Senate Blocks Energy Bill in Dispute Over Flint's Water



(Bloomberg) -- A bipartisan energy bill more than a year in the making was blocked by Democrats on a procedural vote in the U.S. Senate, falling victim to disagreements over aid for the lead-poisoned water system of Flint, Michigan.

The Senate voted 46-50, short of the 60 votes needed to advance the bill, with Democrats leading the opposition. Supporters said they would work to resolve differences and call for another vote, possibly next week.

Senator John Cornyn, a Republican from Texas, accused Democrats of "gamesmanship."

"The vote that just went down was not about the energy bill," he said. "This is about trying to embarrass Republicans and trying to make us look bad and portray us as having no compassion for the people of Flint, which is exactly the opposite of true."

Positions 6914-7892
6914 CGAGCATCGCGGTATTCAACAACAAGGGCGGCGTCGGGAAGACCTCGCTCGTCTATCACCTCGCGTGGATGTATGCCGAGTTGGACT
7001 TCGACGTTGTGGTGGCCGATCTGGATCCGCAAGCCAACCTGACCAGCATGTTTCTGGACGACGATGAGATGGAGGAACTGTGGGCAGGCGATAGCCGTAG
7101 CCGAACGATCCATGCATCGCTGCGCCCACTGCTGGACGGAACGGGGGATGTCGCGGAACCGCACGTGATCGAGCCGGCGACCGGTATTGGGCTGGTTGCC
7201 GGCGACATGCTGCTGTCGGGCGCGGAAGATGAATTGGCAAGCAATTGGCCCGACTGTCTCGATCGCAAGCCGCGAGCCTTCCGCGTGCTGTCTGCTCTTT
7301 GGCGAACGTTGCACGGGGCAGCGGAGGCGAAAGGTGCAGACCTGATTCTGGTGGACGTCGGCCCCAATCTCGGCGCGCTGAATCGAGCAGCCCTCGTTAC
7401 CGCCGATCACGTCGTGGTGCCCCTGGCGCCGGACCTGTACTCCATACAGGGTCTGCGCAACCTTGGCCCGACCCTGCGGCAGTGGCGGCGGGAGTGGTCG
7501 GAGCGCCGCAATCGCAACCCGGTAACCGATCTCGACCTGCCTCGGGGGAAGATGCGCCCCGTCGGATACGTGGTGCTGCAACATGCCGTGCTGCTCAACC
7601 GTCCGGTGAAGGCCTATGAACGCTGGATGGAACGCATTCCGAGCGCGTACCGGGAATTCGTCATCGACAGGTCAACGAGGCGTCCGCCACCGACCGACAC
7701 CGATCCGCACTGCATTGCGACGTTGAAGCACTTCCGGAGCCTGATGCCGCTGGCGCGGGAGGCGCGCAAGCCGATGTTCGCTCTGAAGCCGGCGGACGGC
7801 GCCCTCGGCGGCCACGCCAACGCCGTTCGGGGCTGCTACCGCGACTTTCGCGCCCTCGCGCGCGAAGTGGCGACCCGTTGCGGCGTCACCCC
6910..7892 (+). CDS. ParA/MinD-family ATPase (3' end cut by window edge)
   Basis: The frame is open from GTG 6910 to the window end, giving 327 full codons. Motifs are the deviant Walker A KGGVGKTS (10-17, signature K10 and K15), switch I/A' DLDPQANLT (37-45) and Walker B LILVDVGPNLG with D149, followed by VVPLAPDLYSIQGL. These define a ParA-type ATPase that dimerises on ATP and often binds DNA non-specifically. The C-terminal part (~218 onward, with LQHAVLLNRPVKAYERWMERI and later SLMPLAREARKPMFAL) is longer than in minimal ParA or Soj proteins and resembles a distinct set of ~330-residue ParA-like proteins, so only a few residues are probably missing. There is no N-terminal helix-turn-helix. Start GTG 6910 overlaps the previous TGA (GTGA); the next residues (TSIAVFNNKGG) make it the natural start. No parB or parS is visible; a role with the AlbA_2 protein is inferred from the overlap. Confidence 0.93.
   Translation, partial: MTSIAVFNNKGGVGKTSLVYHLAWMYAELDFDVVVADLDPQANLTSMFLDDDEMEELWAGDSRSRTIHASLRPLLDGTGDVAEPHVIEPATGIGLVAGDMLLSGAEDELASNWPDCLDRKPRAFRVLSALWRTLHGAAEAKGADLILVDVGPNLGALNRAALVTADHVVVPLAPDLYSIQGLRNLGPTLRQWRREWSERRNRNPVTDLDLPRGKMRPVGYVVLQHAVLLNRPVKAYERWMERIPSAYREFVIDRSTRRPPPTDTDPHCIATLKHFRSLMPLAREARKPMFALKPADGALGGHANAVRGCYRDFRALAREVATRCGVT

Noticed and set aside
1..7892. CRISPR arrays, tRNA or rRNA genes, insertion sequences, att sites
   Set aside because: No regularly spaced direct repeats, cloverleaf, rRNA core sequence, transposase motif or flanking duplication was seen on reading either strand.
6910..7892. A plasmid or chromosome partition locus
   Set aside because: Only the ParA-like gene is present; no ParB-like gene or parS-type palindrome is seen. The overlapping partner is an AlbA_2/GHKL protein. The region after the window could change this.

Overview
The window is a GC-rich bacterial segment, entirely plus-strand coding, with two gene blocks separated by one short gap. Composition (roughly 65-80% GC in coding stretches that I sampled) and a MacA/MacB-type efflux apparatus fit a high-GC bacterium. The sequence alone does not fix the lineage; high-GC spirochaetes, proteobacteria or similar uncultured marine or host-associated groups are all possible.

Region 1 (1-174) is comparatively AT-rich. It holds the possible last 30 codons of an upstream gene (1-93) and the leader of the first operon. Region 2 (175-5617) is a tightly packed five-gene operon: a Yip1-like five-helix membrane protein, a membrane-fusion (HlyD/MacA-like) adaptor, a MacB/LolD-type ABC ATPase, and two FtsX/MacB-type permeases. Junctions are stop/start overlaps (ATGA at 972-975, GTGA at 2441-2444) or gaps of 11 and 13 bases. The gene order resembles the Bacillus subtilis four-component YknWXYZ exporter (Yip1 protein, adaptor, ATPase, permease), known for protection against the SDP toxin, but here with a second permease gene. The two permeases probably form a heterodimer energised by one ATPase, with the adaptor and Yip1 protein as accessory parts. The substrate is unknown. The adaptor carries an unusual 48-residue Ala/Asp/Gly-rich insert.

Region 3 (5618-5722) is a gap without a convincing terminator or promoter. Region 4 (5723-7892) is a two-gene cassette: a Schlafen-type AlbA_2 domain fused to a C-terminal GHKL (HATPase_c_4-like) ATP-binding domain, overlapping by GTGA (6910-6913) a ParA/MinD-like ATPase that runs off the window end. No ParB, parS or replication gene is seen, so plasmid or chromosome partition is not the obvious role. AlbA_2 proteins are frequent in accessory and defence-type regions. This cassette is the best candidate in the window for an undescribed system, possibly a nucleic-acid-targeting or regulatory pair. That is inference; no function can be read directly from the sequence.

The legislation, S. 2012, was derailed by the dispute over steering hundreds of millions of dollars to Flint, a town northwest of Detroit where residents have been using water tainted with lead since the city switched its water supply system.

Negotiating Compromise

Senator Debbie Stabenow, a Democrat from Michigan, and Senator Lisa Murkowski, the Alaska Republican who heads the chamber’s energy committee, have been negotiating a possible compromise.

Murkowski proposed a $550 million loan package for Flint and said she would continue work on the bill.


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